First on this tape, an advert for the Radio Times featuring Mel Smith in Colin’s Sandwich.
Then the first episode in the series Blind Justice, created by Peter Flannery and Helena Kennedy, and written by Flannery. Episode One is Crime and Punishment. It opens at the airport, with customs officers going about their normal duties, although I could have done without the sight of a drug mule sitting on a toilet, with the line “Vince, get your rubber gloves on, he’s about to drop one.”
They appear to be tracking a nun as she moves through immigration and into the terminal, but then Pete Postlethwaite and an accomplice grab her, telling her they’re policemen, and bundle her into a car. They want something she’s got – but she says she doesn’t know what they want. For a serious drama, it’s steering very close to Carry-On territory. “You’ve got three seconds to get yer drawers off, starting now” shouts Postlethwaite.
Things get worse when a coachload of American tourists see what’s happening in the car, and something which should be shocking is rendered risible.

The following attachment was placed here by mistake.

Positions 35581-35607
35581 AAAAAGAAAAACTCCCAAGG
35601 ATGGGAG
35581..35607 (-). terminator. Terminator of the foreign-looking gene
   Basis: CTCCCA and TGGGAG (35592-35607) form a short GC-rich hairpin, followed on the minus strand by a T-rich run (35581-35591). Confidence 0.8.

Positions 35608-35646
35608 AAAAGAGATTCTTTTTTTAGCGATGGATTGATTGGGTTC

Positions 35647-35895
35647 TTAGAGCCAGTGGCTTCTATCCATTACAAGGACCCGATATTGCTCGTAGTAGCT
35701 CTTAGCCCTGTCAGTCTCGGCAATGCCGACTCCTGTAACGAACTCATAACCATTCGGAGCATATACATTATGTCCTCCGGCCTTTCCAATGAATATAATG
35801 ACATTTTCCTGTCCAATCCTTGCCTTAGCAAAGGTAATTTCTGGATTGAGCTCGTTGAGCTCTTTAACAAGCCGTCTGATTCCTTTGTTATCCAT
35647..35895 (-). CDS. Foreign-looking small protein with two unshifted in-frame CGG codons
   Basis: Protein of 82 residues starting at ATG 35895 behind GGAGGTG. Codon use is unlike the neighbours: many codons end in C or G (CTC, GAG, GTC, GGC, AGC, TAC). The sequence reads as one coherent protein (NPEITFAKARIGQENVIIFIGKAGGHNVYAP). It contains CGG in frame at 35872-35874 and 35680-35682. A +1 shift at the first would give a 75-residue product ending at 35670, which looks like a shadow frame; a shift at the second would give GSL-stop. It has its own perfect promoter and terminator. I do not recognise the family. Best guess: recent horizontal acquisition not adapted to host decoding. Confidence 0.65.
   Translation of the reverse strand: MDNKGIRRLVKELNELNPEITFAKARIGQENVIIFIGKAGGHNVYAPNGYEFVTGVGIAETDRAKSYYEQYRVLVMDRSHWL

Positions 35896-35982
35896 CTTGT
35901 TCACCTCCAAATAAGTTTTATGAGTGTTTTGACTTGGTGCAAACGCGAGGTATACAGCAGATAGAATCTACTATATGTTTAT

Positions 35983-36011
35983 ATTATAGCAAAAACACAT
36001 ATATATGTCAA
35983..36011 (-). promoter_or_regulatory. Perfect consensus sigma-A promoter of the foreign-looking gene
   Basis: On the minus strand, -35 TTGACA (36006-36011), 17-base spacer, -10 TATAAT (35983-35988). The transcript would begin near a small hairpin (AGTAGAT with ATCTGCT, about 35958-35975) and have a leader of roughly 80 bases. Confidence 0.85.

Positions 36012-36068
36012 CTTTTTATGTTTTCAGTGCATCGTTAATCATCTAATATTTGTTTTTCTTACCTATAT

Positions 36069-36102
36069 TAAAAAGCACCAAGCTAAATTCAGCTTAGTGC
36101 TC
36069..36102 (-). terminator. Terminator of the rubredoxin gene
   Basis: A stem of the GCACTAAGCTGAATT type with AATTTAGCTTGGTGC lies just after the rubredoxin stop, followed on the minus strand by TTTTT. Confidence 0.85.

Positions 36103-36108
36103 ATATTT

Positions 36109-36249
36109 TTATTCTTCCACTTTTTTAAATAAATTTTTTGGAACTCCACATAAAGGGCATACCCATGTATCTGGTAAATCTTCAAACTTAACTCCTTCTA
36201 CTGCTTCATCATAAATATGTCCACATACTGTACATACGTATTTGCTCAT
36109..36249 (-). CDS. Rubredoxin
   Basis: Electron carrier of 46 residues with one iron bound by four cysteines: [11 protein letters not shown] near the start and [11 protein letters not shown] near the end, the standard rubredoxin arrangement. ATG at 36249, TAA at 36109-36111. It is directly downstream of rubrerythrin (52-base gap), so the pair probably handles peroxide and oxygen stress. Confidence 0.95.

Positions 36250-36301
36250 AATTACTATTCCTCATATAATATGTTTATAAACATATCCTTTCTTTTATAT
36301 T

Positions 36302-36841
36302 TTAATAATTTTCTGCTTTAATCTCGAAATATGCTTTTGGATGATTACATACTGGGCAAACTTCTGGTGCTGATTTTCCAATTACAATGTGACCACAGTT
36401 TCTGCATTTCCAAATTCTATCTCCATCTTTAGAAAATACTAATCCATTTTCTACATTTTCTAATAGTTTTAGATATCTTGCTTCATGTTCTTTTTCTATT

Charles Gray does a sterling turn as an uninterested Judge.
Jack Shepherd is setting up his own chambers, and wants Jane Lapotaire to join it. Meanwhile, Postlethwaite turns out to actually be a policeman, but clearly a crooked one. And when Lapotaire is assigned to represent the smuggling nun, and discovers that most of the heroin she said she was smuggling has gone missing.
This really does seem to be two different programmes jammed together. Postlethwaite often appears to be in a knockabout comedy, while everyone else are in a gritty courtroom drama. And the story is structured such that the audience knows what’s going on long before the protagonists, leading to a feeling of ‘why don’t they see what’s going on?’
BBC Genome: BBC Two – 12th October 1988 – 21:00
Following this, recording continues with a trailer for Protecting The Children. Then recording switches to the end of Antenna.
There’s a trailer for 40 Minutes: Dolebusters.
Then, the second episode of Blind Justice, White Man Listen. A racist knifes a black youth during a fracas on a train, and Jane Lapotaire has to defend him, but doesn’t want to.
Celia Imrie makes an appearance as a plaintiff in a rape case.
There’s some heavy handed portrayal of the right wing press covering the racist knifeman case which may or may not be accurate, but which plays as a bit of a caricature. And there’s a scene of someone writing hate mail to Lapotaire which definitely is.
The very end of the episode is cut off, as these are 90 minute episodes, and they don’t have quite enough spare tape to cope with the episodes and a few minutes of programme before them.
BBC Genome: BBC Two – 19th October 1988 – 21:00